Freud's Theory of Defense Mechanism

Essay by nituree April 2007

download word file, 12 pages 4.7

Downloaded 164 times

Psychoanalytic ego psychology is distinguished by the priority that it assigns to the ego's management of instinct-derivatives. Ego psychology had its foundations in Freud's writings of the 1920s, but first became a distinctive approach to psychoanalysis in the 1930s. In Inhibitions, Symptoms, and Anxiety, Freud (1926a) listed ten manners by which the ego defends itself against dangerous thoughts: regression, reaction-formation, isolation, undoing, repression, introjection or identification, projection, turning against the self, reversal, and sublimation or displacement of instinctual aims. To this list of defenses, Anna Freud (1966) added identification with the aggressor (pp. 116-120). The list has since continued to grow.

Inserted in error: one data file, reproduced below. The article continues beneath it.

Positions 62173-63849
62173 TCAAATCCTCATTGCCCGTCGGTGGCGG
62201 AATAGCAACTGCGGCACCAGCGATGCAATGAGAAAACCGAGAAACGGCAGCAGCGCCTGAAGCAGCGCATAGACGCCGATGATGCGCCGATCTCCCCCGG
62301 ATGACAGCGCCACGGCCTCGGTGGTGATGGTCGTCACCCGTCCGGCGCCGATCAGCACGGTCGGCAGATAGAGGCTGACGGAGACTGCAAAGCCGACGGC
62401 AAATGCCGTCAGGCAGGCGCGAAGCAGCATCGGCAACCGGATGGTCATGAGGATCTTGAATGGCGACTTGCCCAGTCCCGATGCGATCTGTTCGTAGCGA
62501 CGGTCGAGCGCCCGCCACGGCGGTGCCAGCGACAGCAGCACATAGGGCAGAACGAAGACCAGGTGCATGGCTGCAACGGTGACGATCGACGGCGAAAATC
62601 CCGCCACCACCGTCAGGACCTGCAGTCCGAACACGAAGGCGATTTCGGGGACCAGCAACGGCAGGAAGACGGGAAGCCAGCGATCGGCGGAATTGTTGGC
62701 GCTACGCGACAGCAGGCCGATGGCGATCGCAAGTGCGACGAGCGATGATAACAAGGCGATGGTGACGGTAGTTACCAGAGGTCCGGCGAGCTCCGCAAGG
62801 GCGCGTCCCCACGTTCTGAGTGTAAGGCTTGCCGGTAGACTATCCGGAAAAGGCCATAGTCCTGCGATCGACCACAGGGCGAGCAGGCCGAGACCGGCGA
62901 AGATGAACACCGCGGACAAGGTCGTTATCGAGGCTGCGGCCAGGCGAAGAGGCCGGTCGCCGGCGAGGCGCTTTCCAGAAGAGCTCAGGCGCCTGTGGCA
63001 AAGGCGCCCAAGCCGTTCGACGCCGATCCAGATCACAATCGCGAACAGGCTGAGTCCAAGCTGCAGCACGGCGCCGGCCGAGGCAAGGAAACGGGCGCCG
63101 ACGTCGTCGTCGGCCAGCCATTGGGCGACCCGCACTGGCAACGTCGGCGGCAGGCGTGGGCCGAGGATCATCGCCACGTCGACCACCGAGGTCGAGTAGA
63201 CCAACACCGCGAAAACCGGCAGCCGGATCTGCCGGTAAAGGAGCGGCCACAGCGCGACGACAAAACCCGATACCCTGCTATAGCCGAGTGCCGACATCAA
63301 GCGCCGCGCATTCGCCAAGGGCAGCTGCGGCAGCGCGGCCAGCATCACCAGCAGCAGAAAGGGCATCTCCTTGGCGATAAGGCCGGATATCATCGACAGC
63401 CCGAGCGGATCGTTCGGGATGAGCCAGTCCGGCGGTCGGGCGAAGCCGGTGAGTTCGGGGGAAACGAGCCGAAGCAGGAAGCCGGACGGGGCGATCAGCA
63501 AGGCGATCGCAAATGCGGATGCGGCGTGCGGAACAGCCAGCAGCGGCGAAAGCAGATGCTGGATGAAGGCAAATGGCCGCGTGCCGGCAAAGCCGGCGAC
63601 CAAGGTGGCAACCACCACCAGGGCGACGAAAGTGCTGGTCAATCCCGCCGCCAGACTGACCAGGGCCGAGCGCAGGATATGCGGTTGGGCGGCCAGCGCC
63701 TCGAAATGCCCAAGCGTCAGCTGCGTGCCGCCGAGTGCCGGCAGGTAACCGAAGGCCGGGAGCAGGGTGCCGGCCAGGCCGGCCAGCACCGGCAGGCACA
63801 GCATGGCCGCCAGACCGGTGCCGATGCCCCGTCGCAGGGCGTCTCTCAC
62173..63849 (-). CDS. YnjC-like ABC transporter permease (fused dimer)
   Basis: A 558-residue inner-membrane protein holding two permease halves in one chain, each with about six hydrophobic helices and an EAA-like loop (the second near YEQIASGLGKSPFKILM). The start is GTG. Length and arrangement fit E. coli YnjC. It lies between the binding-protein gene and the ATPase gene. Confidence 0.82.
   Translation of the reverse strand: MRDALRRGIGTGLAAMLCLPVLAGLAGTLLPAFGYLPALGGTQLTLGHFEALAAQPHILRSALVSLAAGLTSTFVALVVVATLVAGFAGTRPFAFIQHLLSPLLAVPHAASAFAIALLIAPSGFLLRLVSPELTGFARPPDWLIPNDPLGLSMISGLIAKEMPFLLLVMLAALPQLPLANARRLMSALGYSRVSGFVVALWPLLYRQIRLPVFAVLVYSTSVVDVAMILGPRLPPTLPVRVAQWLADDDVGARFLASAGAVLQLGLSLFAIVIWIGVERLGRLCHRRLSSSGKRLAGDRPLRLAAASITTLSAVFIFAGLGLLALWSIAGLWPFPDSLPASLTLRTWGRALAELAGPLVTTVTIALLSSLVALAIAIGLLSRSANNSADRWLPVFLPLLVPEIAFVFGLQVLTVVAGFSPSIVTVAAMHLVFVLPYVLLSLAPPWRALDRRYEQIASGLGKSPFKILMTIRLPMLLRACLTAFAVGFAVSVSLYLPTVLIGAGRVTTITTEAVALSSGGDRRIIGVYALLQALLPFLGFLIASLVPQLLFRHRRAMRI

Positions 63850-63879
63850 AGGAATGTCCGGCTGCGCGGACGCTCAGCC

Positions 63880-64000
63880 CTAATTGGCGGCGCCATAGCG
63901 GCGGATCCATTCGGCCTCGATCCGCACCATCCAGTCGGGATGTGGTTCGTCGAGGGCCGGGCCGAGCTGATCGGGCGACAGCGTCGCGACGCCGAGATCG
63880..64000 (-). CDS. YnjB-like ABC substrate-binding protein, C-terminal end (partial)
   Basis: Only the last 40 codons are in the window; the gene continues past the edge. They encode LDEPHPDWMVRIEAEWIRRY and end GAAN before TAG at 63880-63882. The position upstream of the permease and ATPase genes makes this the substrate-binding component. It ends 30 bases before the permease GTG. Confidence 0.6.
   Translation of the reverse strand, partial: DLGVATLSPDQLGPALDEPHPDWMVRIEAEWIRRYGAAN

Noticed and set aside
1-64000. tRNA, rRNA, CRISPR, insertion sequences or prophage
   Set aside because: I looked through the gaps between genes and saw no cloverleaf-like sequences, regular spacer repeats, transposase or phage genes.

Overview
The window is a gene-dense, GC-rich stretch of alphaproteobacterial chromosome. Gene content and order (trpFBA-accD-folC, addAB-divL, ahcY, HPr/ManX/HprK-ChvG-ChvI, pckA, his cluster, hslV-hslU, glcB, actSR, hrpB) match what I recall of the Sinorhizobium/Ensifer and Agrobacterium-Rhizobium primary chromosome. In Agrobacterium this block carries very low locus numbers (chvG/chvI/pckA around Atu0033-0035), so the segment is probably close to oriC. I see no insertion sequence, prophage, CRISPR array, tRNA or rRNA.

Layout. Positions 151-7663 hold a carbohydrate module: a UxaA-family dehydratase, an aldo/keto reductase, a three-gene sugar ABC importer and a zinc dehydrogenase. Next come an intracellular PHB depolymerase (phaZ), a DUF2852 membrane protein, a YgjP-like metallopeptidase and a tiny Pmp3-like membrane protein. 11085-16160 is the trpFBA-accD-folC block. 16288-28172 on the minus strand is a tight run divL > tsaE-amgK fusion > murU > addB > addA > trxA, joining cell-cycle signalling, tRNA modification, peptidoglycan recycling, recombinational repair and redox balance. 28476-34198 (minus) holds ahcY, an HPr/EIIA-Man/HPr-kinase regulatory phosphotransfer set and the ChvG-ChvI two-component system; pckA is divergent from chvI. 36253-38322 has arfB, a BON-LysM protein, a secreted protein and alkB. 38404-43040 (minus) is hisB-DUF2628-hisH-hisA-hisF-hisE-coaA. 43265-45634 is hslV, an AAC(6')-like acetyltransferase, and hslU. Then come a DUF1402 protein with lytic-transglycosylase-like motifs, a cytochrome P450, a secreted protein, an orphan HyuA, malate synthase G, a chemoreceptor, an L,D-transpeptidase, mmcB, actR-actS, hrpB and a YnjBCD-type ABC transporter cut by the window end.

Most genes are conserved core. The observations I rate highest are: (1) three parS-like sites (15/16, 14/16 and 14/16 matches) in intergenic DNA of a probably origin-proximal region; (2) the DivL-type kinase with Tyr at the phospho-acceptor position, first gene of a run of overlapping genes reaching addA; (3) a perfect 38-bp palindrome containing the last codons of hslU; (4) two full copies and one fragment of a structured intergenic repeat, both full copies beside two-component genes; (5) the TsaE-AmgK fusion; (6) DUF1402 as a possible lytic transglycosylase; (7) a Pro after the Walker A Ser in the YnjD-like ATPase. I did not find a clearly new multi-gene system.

For Freud, das Ich, "the I, " was a metaphor that signified the part of the mind with which a person consciously identifies. In a loose sense, it was Freud's way of discussing the self. More technically, however, he defined the ego as the part of the mind that performs rational thinking, the type of thought that he considered a "secondary process."

Freud's (1923a, 1940b) concept of the ego did not include the defense mechanisms that Anna Freud (1966) attributed to it. Freud (1926a) explained:Symptom-formation…has two assets: one, hidden from view, brings about the alteration in the id in virtue of which the ego is removed from danger; the other, presented openly, shows what has been created in place of the instinctual process that has been affected-namely, the substitutive formation. It would, however, be more correct to ascribe to the defensive process what we have just said about symptom-formation and to use the latter term as synonymous with substitute-formation. (p. 145)In this formulation, defense consists of (1) unconscious stimulus barriers, such as repression, that enlarge the dynamic unconscious repressed and so remove the ego from danger, and (2) the substitution of a fantasy for the repressed that manifests the...